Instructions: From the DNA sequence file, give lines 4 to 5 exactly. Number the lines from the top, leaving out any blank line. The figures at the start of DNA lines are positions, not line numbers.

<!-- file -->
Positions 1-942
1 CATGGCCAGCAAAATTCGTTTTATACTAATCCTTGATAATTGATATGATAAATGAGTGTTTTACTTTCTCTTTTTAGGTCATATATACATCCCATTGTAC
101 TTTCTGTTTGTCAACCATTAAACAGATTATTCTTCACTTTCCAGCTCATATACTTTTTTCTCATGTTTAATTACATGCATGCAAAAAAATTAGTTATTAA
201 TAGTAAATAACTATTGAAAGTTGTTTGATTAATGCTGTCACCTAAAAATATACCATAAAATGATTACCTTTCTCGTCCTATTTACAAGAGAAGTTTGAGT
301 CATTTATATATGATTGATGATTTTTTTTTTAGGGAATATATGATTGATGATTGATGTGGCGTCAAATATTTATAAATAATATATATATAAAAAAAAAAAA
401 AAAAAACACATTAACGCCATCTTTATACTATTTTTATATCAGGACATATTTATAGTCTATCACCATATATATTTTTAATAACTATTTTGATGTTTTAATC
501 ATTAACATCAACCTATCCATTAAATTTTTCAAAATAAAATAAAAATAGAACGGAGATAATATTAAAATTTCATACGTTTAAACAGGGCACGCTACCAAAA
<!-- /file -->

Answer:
201 TAGTAAATAACTATTGAAAGTTGTTTGATTAATGCTGTCACCTAAAAATATACCATAAAATGATTACCTTTCTCGTCCTATTTACAAGAGAAGTTTGAGT
301 CATTTATATATGATTGATGATTTTTTTTTTAGGGAATATATGATTGATGATTGATGTGGCGTCAAATATTTATAAATAATATATATATAAAAAAAAAAAA